What Is Solar Retinopathy?

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Solar retinopathy is damage to the retina caused by extreme and prolonged light exposure. The retina is the layer of tissue in the back of the eye that is most sensitive to light. This type of eye injury is often associated with sun or solar eclipse viewing. However, other factors can cause this type of eye injury as well.

This article will provide an overview of everything you need to know about solar retinopathy, its symptoms, causes, diagnosis, and treatment.

Man getting eye exam

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Solar retinopathy can occur in both eyes or only one eye. Milder symptoms may include:

  • Headache
  • Eye soreness
  • Sensitivity to light
  • Watery eyes

More serious symptoms of solar retinopathy include:

  • Changes in vision, such as blurry vision
  • Partial or total loss of vision in one or both eyes
  • Visualizing unnaturally colored objects, or seeing normally colorless objects in color
  • Visualizing normally straight lines as curvy lines
  • Pain in the eye

Length of Symptoms

Symptoms of solar retinopathy are often temporary and can last anywhere from one month to one year. However, in some cases, there may be permanent damage.


Solar retinopathy is usually caused by staring directly into the sun or watching a solar eclipse. The retina is very sensitive to light, and it becomes injured when exposed to excessively bright light.

Even a short amount of direct sun radiation can cause damage to the eye. The damage can also be cumulative (occurring over time), meaning if you continually look directly at the sun, the damage adds up. People who regularly sunbathe are at increased risk.

Children are especially at risk because their retinas do not have the same ultraviolet (UV) protection as adults.

There are other, less common, causes including:

  • Welding
  • Laser pointers
  • Ophthalmic microscopes
  • Light meters

People suffering from mental health disorders or drug intoxication may be unaware that they are damaging their retinas by looking at the sun.


To be diagnosed with solar retinopathy, an ophthalmologist (a doctor who specializes in diagnosing and treating conditions of the eye) will have to examine your eyes. They will use optical coherence tomography (OCT), a type of eye imaging, to diagnose issues of the retina.

When to See a Doctor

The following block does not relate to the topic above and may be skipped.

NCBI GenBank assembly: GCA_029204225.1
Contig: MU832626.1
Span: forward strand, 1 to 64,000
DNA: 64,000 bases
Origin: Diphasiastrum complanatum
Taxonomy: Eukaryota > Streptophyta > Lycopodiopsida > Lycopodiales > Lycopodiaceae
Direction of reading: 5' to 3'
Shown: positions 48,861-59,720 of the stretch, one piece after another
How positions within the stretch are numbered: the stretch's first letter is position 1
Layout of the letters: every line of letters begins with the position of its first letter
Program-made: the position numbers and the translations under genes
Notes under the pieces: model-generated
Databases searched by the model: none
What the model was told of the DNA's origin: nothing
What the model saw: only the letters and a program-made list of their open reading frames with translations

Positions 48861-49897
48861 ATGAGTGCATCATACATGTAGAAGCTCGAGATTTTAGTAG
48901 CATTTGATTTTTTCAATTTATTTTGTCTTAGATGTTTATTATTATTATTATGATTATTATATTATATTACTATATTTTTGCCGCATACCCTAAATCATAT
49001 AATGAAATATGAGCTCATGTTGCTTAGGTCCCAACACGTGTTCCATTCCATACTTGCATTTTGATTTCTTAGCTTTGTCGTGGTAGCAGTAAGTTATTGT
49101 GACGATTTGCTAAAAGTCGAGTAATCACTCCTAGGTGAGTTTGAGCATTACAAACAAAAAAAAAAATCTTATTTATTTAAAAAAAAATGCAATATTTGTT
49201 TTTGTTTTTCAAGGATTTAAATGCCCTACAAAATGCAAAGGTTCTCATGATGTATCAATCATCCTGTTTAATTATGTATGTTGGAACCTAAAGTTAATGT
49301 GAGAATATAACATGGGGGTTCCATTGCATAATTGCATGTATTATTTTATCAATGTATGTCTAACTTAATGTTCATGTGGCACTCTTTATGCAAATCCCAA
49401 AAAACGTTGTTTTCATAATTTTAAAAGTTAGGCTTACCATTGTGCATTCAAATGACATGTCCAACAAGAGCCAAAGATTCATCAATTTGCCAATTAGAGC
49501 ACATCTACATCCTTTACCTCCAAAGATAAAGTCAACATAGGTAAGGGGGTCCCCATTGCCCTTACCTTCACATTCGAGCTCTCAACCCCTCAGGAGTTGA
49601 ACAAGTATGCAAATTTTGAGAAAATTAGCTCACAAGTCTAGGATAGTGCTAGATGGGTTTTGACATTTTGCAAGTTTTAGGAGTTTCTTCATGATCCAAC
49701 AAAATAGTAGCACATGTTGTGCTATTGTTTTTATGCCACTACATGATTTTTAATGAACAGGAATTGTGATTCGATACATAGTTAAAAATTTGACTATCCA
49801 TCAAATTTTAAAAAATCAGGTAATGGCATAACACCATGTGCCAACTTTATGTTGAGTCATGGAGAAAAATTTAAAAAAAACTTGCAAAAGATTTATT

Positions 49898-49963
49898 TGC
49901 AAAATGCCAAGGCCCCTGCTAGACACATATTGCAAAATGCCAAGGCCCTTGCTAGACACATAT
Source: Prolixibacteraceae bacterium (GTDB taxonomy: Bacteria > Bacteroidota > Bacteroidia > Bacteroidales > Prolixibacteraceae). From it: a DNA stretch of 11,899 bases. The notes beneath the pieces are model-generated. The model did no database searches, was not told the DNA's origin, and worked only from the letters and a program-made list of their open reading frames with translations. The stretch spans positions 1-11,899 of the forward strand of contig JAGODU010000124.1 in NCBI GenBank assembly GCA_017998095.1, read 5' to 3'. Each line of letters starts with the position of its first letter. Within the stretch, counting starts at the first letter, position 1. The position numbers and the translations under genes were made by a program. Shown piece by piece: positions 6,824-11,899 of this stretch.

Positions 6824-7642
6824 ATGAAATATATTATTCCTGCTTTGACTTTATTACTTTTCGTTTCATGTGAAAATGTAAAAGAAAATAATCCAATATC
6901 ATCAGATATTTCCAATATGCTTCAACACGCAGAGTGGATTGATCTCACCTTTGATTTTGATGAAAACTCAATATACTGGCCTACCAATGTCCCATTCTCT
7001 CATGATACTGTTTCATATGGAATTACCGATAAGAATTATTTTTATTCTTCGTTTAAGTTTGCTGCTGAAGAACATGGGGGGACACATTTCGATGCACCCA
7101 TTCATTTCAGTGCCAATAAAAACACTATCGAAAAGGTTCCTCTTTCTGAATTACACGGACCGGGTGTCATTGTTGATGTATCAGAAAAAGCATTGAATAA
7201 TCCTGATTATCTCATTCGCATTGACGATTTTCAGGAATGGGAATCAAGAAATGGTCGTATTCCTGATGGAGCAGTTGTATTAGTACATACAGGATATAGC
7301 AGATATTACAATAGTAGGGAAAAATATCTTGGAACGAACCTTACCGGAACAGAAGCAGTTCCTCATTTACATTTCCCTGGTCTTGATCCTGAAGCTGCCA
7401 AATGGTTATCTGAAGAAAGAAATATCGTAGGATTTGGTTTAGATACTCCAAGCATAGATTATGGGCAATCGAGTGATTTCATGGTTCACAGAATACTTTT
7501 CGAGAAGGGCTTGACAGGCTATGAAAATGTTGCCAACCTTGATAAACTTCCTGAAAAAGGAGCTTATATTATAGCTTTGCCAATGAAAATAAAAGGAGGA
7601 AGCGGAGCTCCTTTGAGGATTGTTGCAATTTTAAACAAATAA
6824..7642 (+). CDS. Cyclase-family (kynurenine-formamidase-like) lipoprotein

If you are experiencing any unusual eye symptoms, it is important to see an ophthalmologist right away. Some eye conditions can be very serious and require immediate attention, such as a detached retina, a condition in which the retina pulls away from the blood vessels supplying it with oxygen and nutrients. A torn or detached retina needs emergency attention and must be treated promptly to avoid permanent eye damage.


Treatment for solar retinopathy usually means waiting for your symptoms to resolve over time. Your vision loss or disturbance can remain for several months, but in most cases, solar retinopathy resolves without treatment.

Your ophthalmologist will likely schedule follow-up appointments with you to monitor your recovery progress.

Preventing Further Damage

It's important to make every effort to prevent further eye damage by wearing protective eyewear, such as sunglasses. Also, avoid looking directly at the sun at all times.


The prognosis for solar retinopathy is generally positive, as it typically resolves on its own. However, recovery can take several weeks to over a year, depending on the level of retinal damage.

In some cases, people never fully recover their vision, although this outcome is rare. The most common approach is to wait it out and see how retinal damage affects your vision over time.

A Word From Verywell

In most cases, solar retinopathy is a preventable eye injury. Avoid looking directly into the sun, wear glasses with UV protection when outdoors, and do not look directly at a solar eclipse. People have experienced retinal injuries after looking directly into bright light for just a few seconds.

If you do experience any unusual changes to your vision, contact an eye doctor for an exam. Fortunately, most cases of solar retinopathy resolve in time and do not cause long-term damage.

5 Sources
Verywell Health uses only high-quality sources, including peer-reviewed studies, to support the facts within our articles. Read our editorial process to learn more about how we fact-check and keep our content accurate, reliable, and trustworthy.
  1. Bruè C, Mariotti C, De Franco E, Fisher Y, Guidotti JM, Giovannini A. Solar retinopathy: a multimodal analysis. Case Rep Ophthalmol Med. 2013;2013:906920. doi:10.1155/2013/906920

  2. Khatib N, Knyazer B, Lifshitz T, Levy J. Acute eclipse retinopathy: A small case seriesJ Optom. 2014;7(4):225-228. doi:10.1016/j.optom.2013.12.006

  3. Choi S-W, Chun K-I, Lee S-J, Rah S-H. A case of photic retinal injury associated with exposure to plasma arc welding. Korean J Ophthalmol. 2006;20(4):250-253. doi:10.3341/kjo.2006.20.4.250

  4. American Academy of Optimology. Solar retinopathy.

  5. Abdellah MM, Mostafa EM, Anber MA, El Saman IS, Eldawla ME. Solar maculopathy: prognosis over one year follow upBMC Ophthalmol. 2019;19(1):201. doi:10.1186/s12886-019-1199-6

By Sarah Jividen, RN
Sarah Jividen, RN, BSN, is a freelance healthcare journalist and content marketing writer at Health Writing Solutions, LLC. She has over a decade of direct patient care experience working as a registered nurse specializing in neurotrauma, stroke, and the emergency room.